A HIGHLAND museum described as a “must see” by Outlander fans has acquired a rare painting by one of Scotland’s most influential artists for its prized Jacobite collection.

October in Knoydart, by DY (David Young) Cameron, depicts the mountainous route through which Charles Edward Stuart escaped in 1745 after a failed attempt to regain the British throne for his father, James Francis Edward Stuart.

Born in Glasgow in 1865, the son of a minister, DY Cameron was one of Scotland’s leading landscape artists of the 20th century and a fringe member of the Glasgow Boys – the circle of influential artists and designers that began to form  in the city in the 1870s,

The acquisition has personal significance for the West Highland Museum in Fort William, which will mark its centenary year 2022, as the artist was one of its earliest patrons. 

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It houses one of Scotland’s finest collections of objects relating to Bonnie Prince Charlies and the Jacobite cause, including a “secret” mirrored portrait that is its most viewed artefact.

The Herald:

The museum has enjoyed a welcome boost in visitor numbers thanks to the time-travelling drama Outlander, starring Sam Heughan, which covers the failed Jacobite uprising, leading up to the doomed battle of Culloden.

The oil on canvas was acquired by the museum after grant funding was sourced by Art Fund and National Fund for Acquisitions. In 2004, one of his landscape works sold for a five-figure sum.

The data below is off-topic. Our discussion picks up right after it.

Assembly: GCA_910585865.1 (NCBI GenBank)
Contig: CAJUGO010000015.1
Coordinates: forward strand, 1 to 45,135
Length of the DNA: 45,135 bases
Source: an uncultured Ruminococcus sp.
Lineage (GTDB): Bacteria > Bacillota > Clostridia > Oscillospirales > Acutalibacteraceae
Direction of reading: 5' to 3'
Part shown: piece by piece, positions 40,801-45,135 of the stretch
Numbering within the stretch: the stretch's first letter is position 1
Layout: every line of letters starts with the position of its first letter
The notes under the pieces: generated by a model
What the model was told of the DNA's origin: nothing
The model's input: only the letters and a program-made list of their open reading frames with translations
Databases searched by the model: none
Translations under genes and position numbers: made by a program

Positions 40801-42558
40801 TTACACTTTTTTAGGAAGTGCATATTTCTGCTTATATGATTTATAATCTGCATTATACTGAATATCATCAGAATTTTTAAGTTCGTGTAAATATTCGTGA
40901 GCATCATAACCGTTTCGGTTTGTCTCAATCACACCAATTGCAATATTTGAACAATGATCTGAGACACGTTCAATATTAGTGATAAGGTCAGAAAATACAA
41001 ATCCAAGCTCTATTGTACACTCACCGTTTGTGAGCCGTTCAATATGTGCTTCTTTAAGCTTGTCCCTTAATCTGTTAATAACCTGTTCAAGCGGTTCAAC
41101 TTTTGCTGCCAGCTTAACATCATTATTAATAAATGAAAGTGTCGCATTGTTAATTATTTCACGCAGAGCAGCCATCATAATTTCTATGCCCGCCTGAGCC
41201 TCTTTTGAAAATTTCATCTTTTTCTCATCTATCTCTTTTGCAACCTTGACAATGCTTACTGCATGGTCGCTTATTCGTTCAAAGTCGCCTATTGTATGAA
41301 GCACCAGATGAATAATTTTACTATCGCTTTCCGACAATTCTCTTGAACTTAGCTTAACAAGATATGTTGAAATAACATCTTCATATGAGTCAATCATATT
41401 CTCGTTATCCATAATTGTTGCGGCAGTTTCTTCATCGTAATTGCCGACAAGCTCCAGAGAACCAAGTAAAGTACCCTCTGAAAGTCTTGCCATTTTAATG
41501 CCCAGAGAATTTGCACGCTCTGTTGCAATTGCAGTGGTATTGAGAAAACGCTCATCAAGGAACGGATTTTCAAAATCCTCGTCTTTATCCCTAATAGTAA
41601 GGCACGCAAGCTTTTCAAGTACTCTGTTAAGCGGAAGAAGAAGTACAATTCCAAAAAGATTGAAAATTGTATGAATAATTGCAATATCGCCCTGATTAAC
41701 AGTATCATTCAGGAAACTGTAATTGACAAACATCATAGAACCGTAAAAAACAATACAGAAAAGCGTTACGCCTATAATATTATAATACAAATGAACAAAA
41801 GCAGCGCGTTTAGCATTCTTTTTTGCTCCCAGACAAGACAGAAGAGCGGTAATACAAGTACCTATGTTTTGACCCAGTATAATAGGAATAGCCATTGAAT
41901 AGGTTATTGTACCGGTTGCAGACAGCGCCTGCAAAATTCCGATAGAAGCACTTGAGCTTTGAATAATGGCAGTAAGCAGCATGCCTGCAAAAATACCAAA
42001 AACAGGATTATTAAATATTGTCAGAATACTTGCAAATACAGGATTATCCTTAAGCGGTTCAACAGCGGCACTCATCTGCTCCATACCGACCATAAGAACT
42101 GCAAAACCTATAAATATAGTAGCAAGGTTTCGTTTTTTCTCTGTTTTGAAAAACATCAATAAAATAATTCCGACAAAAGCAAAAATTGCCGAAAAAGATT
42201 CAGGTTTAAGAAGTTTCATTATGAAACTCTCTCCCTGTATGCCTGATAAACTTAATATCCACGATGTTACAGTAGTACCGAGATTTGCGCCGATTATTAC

DY Cameron  studied at Glasgow School of Art and although he also made many paintings, drawings and watercolours, it was as a printmaker that he initially received the most recognition.

The basement of his house in Kippen included space for his own printing press and his prints are said to have been eagerly sought after by collectors.One sold for £640 in 1929, the equivalent to around £36,000 today.

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In 1928, just two years after the British Museum paid £600 for a Michelangelo study for the celebrated Creation of Adam on the Sistine Chapel ceiling, Cameron’s etching Five Sisters, York Minster, sold for $2,500 (£660).

However, his reputation as a painter in oil and watercolour was also substantial. Highland landscapes are characterised by dramatic contrasts of light and colour, a shift from the romantically charged works of earlier artists. He died in 1945.

Roger Billcliffe, who owns a fine art gallery in Glasgow city centre, said: “DY Cameron was a fringe member of the Glasgow Boys. He was always slightly more commercial.

“He was one of the first of the ‘boys’ to regularly send work to Europe but in later life his work tended to focus on slightly technicolour landscapes and he was also a very good etcher and was part of the etching revival that started before the war and continued through the 1930s

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"He was a very popular painter because he painted a modern, Romantic landscape.”

Ian Peter MacDonald, director of the West Highland Museum, said: “For some time the museum has been looking for a suitable painting by Sir David Young Cameron to add to the collection. 

“I was walking up Dundas Street in Edinburgh one evening in February and saw this beautiful oil painting by Cameron in the window of the Fine Art Society.

"It was a painting of Knoydart, the very route through which Prince Charles Stewart escaped in 1746.

“With the kind support of the Art Fund, it is so rewarding to have this masterwork now hanging in our Jacobite gallery.”